Wow, where to start with this one? Perhaps from the beginning of the end.
I remember being around my oldest son’s age lying in bed at night after dinner thinking about how perfect my family was. My parents adored me, my younger sister was (marginally) tolerable, I had all the toys a boy could ever want (is that possible?) – life at 123 Sunny Circle was good.
Yes, that was really our address.
Then one fateful day, somewhere around 1985 or 1986 I remember having “The Talk” with my parents. My sister was only 5 years old at the time, so she wasn’t included. I was a big boy at 10 years old, though, and they had something very important to share with me.
My mom had been diagnosed with breast cancer. Don’t worry, they think they caught it early. She’s going to have surgery to remove her breast followed by chemotherapy radiation to kill the left-over cells and she’d be ok. My mom was still very young at that time – only 34 years old when she was first diagnosed. When you’re only 10, your parents are invincible, so I reacted to the news of her cancer diagnosis much like I would have had I been told she had a cold.
My mom fought that round of cancer and was diagnosed as being in remission after a few months. We were back on track once again; back to our Sunny Circle life.
Except the cancer came back – this time to the opposite breast. Again, they performed surgery to remove it and gave her a heavy-duty dose of chemo (for what seemed like an eternity) in the weeks after the surgery.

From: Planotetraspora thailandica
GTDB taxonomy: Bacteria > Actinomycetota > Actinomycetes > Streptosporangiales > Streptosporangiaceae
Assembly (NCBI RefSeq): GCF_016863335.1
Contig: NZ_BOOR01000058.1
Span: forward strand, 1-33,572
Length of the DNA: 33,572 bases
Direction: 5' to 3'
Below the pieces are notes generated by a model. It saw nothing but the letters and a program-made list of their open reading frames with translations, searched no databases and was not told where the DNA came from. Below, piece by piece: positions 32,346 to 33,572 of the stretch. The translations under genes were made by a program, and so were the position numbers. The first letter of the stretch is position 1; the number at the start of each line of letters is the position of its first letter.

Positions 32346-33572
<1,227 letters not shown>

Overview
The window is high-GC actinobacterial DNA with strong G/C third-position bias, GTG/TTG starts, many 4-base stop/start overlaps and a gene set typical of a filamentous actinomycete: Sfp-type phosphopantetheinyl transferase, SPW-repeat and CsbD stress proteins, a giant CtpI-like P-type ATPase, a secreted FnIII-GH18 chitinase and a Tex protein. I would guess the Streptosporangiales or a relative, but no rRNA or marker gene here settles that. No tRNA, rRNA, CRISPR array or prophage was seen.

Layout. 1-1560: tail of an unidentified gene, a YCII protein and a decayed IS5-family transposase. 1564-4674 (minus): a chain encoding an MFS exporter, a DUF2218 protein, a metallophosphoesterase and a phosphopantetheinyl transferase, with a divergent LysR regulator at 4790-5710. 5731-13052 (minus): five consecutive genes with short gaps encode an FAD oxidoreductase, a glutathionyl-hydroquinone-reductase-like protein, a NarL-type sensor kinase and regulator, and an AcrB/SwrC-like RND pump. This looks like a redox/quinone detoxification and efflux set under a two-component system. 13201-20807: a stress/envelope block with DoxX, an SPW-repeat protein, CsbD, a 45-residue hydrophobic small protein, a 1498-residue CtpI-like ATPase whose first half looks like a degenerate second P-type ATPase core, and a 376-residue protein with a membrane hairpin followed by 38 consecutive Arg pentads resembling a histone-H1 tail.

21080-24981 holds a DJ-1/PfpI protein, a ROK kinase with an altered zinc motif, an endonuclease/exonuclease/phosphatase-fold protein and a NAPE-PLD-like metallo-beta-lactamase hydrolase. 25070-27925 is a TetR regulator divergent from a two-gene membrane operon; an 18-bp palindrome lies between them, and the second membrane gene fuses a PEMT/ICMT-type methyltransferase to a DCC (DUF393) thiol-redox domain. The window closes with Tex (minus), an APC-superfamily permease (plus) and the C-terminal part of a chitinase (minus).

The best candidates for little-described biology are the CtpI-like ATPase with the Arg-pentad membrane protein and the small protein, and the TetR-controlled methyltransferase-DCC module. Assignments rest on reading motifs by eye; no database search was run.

I remember my mom going through the chemo sessions. She was always very weak and quite pale, although, she was very light complected to begin with. She lost all of her thick, auburn colored hair both times she went through the chemo but it always came back seemingly thicker than it was before.
Round two went to my mom after she received her second diagnosis of remission.
That’s the problem with cancer, though – it doesn’t give up easily. The final blow came after a 3rd diagnosis. “How can she have breast cancer again?” I asked. “She doesn’t even have any boobs left!” My honest, upfront question gave my mother a chuckle, but she knew what her long-term prognosis was after a 3rd diagnosis. The cancer had spread to her blood stream; there was no telling how far it had gotten.
She didn’t give up – how could she, afterall? She had two children to think about. She enrolled in a then-experimental treatment at the University of Iowa Hospitals, which was a good 4 hour one-way trip away. My grandparents drove her there and back each time, again, for what seemed like an eternity. I remember my mom describing what the treatment was like. I was only 14 years old by then, but I knew enough about cancer that I had picked up over the years to follow along pretty well. She said the treatments were like having a red colored drain cleaner injected into her arm. “It burns all the way up the arm.” she said. I wish I could have been there for her during those treatments but I’ll always be grateful to my grandparents for supporting her.
My mom passed away 7 days before her 39th birthday, one chilly Iowa October morning. She lost that round, and ultimately her battle with cancer, but she didn’t give up without a fight. We watched her battle her disease for years; she did it for us. I knew that then, even as a young boy and I carry it forward with me to this day. She passed away but I survived – despite a few scars.
I can’t believe it’s been 21 years since my sister and I lost our mother to breast cancer. We miss you, mom.
Support Breast Cancer Awareness – Visit Susan G. Komen for a Cure and help support the cause.